Here’s what the IRS should know – Bitcoin is not just money
The cryptocurrency industry has been developing at quite a fast pace and this has helped change the outlook of investors and governments around the world about crypto. Although it will be naive to say that the world has accepted crypto, many nations have been inching closer to embrace it, one step at a time. The United States has been one such country to allow technological advancement, yet has been pondering over the kind of regulations to be levied to keep crypto in check.
Among the agencies, looking strictly to maintain taxation in the country, was the Internal Revenu Service [IRS]. The IRS had been at the top of its game and recently released a Form 1040, U.S. Individual Income Tax Return. There were various changes made to the form proposed for the tax year 2020.
The IRS introduced a new cryptocurrency compliance measure for taxpayers last year in the form of a checkbox above Schedule 1, Additional Income and Adjustments to Income. This was called out as a problem as taxpayers who did not need to file for Schedule 1 and often missed out on this question regarding cryptocurrencies. However, in the latest draft form, this question has been moved up.
However, this one question has raised the eyebrows of many crypto enthusiasts in the space and Justin Winston was one of them. A first amendment attorney by his declaration, Winston believes that the IRS’s requirement that people should declare all crypto “received, sold, sent, exchanged, or otherwise acquired” should be challenged. Calling it “way too broad”, Winston noted that the government should not know whether the individual “purchased, received, or acquired crypto because crypto is not just money.”
While the crypto-verse has been trying to establish the use case of crypto beyond money, especially that of Bitcoin, the mainstream has been stuck with the idea of crypto being just a replacement for physical cash. Bitcoins and other cryptos allowed for other uses, for example, Microsoft has been using Bitcoin’s blockchain for ID management. Similarly, an individual needed to hold BTC or other cryptos to utilize blockchains. Winston added:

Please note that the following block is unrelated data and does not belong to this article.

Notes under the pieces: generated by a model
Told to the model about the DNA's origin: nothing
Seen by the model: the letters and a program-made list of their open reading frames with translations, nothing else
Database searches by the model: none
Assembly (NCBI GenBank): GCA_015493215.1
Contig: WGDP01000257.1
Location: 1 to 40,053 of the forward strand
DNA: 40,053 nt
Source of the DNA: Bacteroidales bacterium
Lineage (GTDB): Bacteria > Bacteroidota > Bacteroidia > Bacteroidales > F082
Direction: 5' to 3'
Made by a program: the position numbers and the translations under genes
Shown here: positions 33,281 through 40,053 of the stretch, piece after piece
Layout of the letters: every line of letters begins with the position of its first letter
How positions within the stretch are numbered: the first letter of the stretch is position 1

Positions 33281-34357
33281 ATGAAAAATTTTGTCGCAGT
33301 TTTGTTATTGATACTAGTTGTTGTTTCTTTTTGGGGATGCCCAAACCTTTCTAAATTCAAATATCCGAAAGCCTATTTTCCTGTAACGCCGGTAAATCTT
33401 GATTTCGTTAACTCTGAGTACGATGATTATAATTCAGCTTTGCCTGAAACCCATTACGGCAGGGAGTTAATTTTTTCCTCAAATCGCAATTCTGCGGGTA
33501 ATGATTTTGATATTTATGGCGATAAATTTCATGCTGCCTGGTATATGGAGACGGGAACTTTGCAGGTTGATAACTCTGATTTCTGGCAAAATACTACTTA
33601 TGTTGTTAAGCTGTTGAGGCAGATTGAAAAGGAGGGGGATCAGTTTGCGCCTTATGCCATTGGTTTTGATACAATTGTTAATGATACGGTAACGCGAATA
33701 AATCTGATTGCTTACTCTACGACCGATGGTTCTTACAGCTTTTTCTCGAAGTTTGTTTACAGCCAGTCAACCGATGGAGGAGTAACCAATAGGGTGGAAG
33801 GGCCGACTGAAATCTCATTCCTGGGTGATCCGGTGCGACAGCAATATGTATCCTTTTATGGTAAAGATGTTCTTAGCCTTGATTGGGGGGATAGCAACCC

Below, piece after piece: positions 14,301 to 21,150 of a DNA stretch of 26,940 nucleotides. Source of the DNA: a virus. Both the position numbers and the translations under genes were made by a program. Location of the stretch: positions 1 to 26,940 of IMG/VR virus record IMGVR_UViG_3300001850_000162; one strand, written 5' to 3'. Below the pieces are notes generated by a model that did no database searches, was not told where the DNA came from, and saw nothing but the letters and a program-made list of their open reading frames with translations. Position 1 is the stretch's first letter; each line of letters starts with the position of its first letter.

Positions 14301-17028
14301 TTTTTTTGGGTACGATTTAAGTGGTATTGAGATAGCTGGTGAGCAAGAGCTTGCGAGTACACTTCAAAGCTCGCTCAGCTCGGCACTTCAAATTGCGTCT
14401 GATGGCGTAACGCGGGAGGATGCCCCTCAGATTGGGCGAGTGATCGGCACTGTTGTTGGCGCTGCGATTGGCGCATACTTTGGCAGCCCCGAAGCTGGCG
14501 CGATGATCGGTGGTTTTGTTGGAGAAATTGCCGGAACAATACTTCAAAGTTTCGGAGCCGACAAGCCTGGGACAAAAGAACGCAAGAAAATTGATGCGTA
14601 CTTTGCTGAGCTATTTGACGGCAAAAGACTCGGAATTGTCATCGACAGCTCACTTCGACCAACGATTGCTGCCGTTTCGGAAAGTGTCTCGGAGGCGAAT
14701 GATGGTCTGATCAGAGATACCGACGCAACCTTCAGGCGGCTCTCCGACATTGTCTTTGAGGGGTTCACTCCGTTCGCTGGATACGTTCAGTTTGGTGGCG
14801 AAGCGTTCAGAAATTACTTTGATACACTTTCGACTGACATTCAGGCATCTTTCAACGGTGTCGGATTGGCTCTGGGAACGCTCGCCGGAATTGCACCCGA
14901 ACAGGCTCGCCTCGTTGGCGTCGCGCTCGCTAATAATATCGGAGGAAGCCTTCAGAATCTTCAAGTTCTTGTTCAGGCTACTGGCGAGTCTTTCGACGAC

“IRS asking US residents to declare all crypto is as inappropriate as asking citizens to declare all email addresses, social media handles, or data plans.”
Even though the latest form did not ask the taxpayers to declare their crypto holdings yet, it asked them to declare if they received or sold crypto within the past year, which was also considered “beyond the purview of information” for the agency to do its job.
Earlier in the month, four US congressmen in a letter addressed to the IRD commissioner Charles Rettig expressed concerns about its taxation policy. The four congressmen namely, Bill Foster [D] of Illinois, Darren Soto [D] of Florida, Tom Emmer [R] of Minnesota, and David Schweikert [R] of Arizona noted that the taxation of staking rewards as income may overstate taxpayers’ actual gains from participating in crypto, which is looked upon as new technology. This concern was along the lines of Winston’s concern. The space needed people who focused on the expressive and associational aspects of the decentralized networks and not just instinctively tax anything that came out of crypto, as it could stifle the growth of this nascent technology.
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